The British-English phrase don’t forget the diver, now dated, was used with various meanings—sometimes with no particular meaning—opportunistically so to speak, depending on the context in which diving was a subject matter or was alluded to. (It is, in this respect, comparable to another British-English phrase, mind my bike.)
An early occurrence of the phrase exemplifies this usage: the Daily Mirror (London, England) of Thursday 8th January 1942 published under the title Don’t forget the diver! this photograph of a diver named Rodney Earley being offered a cup of tea by one Miss E. Watson, from a Y.M.C.A. tea car, and being helped off with his footwear by a friend:
Another example: the following drawing and caption are from an article about “the inspired zaniness of the early” inventors, published in The Illustrated London News (London, England) of Saturday 11th July 1970:
Don’t forget the diver . . . another life-saving idea for an age that constantly expected to be shipwrecked. This was not only a means of flotation but, as its inventor pointed out, a chamber that gave complete protection.
The phrase don’t forget the diver was popularised by It’s That Man Again (abbreviated to ITMA), a BBC radio comedy programme which ran from 1939 to 1949.
In the story of this radio programme, ITMA 1939—1948 (London: Vox Mundi Limited, 1948), Francis Worsley, its producer, explained the origin of the phrase, and how it came to be used in the summer of 1941 during a short run of six episodes broadcast from Bangor, in Wales:
The Diver also made the first of his lugubrious entrances and his even more doleful exits “Don’t forget the diver!” (again played by Horace Percival1). This character was a memory of the pier at New Brighton2 where Tommy3 used to go as a child. He recalled how he used to see a man in a bathing-suit, with a diver’s helmet near-by, dangling a butterfly net under the noses of people coming up the gangway from the ferryboat, while he whined “Don’t forget the diver, sir, don’t forget the diver. Every penny makes the water warmer!” although Tommy says he can’t remember ever seeing him dive, either with or without the helmet. We introduced him as what we call a “crossing” character, that is, he would just cross a scene for a fleeting moment, for no more particular reason than that Tommy was in the middle of some important conference or perhaps a flirtation with one of the two resident Beauty Queens. There would be a gurgling sound, a few bubbles, and up would bob the Diver. His few words very soon became part of the country’s vocabulary, as did so many of our phrases, and it was not long before “Don’t forget the Diver” was heard on all sides, in bars, in buses, on stations, even from disembodied voices in the black-out, and practically no lift descended without someone saying in those weary tones “I’m going down now, sir!”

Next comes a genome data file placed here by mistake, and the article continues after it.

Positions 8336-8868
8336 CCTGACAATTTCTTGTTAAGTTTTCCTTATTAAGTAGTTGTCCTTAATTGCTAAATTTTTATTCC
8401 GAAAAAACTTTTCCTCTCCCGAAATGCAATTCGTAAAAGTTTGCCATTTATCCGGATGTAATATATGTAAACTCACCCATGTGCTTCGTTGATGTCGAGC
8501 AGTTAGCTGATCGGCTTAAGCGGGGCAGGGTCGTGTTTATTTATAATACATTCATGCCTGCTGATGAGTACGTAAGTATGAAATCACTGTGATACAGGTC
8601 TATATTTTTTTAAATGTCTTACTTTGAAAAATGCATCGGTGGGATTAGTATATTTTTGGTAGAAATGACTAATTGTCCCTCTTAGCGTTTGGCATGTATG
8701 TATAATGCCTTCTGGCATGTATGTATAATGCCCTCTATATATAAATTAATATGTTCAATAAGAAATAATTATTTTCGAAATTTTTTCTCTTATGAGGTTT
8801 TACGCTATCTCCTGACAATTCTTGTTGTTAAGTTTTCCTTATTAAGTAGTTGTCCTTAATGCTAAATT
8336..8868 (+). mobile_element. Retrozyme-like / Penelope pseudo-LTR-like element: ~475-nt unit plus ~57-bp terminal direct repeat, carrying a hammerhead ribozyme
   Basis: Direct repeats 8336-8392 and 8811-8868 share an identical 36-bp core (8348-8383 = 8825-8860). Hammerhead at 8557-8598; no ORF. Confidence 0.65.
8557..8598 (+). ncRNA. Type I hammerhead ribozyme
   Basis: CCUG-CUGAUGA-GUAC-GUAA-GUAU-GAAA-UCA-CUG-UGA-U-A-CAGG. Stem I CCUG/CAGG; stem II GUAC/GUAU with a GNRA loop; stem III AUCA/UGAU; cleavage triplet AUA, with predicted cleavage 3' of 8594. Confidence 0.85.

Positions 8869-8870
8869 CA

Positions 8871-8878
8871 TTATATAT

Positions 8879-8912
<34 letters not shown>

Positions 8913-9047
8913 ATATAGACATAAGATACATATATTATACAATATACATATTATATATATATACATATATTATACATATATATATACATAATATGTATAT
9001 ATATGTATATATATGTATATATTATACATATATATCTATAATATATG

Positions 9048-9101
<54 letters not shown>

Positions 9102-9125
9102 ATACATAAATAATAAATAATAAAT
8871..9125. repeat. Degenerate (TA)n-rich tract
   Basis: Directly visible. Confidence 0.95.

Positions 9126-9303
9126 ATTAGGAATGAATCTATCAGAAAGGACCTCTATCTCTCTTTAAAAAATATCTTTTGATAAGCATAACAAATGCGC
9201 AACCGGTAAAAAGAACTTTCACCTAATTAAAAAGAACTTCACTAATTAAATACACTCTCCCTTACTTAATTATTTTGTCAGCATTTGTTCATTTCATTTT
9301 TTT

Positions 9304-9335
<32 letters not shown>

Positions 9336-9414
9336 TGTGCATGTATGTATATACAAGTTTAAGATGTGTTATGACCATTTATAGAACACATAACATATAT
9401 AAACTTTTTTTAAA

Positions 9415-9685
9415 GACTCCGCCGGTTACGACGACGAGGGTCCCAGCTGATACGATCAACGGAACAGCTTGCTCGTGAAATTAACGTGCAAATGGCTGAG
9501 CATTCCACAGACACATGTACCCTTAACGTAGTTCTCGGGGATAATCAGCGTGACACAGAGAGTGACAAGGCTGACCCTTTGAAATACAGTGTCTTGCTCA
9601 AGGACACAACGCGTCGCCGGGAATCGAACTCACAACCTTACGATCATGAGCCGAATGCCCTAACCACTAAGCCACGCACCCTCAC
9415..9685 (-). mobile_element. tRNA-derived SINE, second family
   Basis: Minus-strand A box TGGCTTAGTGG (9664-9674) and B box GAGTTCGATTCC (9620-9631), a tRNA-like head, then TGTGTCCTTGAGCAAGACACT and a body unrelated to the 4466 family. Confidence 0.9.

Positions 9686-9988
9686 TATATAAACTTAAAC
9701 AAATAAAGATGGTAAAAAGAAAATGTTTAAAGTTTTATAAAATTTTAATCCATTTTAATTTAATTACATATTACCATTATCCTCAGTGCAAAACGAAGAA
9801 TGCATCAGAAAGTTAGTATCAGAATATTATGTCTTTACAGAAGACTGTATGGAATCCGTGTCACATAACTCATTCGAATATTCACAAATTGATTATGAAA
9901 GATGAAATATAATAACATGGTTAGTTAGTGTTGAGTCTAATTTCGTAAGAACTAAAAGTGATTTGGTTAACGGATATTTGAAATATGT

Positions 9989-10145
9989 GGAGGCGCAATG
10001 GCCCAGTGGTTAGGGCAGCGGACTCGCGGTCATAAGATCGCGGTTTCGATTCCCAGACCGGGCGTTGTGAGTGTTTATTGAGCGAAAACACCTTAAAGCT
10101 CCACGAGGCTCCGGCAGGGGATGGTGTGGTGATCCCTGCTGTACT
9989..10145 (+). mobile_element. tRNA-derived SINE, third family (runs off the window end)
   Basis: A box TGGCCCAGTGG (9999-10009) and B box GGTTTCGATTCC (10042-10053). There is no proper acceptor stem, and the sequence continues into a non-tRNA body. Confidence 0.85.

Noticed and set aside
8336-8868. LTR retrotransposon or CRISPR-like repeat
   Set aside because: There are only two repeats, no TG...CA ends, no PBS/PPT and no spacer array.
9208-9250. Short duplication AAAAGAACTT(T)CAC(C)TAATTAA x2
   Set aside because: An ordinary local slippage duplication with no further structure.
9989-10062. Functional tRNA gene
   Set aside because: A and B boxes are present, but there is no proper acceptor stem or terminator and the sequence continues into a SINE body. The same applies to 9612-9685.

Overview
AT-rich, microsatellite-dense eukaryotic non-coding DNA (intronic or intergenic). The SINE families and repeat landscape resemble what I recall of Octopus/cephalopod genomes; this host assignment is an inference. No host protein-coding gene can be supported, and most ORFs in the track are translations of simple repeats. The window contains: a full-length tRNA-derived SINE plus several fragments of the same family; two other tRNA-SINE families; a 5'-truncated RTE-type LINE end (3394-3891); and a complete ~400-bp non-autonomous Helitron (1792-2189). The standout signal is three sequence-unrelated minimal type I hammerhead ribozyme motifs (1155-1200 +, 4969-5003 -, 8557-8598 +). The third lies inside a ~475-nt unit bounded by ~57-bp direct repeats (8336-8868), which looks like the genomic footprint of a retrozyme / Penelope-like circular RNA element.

1 the British comedian Horace Percival (1886-1961)
2 New Brighton: a seaside resort near Liverpool, in north-western England
3 the Liverpudlian comedian Thomas Reginald ‘Tommy’ Handley (1892-1949)
In an interview published in the Liverpool Echo (Liverpool, Lancashire, England) of Friday 17th April 1942, Tommy Handley confirmed the origin of the phrase:
“Don’t Forget The Diver”
Tommy Handley’s L’pool Memory
An army of people will listen, between 8.30 and 9 to-night, their radio sets on, for a familiar bubbling sound to be followed inevitably by the pathetic appeal, “Don’t Forget the Diver.”
This popular catch-phrase of the day is Liverpool’s latest gift to national, even Imperial, gaiety, for Tommy Handley, in whose programme it occurs, is a Liverpool man, and in answer to an Echo inquiry, this week, he said, “Yes, you are quite right. ‘Don’t Forget the Diver’ is a memory of the old New Brighton days.”
Thousands more will share Tommy Handley’s memory of the one-legged diver who used to function from New Brighton Pier and used this phrase when collecting from the crowds.
“I don’t think I ever remember him actually diving,” Mr. Handley added. “He always seemed to be collecting.” (Mr. Handley can be reassured; the diver did dive and dive well and often).
I have found an early occurrence of don’t forget the diver which indicates that the diver’s appeal had become a Liverpudlian phrase before ITMA popularised it nationwide; this early occurrence is from one of the unconnected paragraphs making up the football column Special Stud Marks, in The Liverpool Football Echo (Liverpool, Lancashire, England) of Saturday 24th November 1923:
A suitable motto for goalkeepers last week-end was: “Don’t forget the diver.”
I have discovered not only the diver’s name, which was Bernard Pykett, but also biographical information about him.
1: On Friday 24th January 1930, the Liverpool Echo (Liverpool, Lancashire, England) reported that Pykett’s diving exhibitions were to be banned: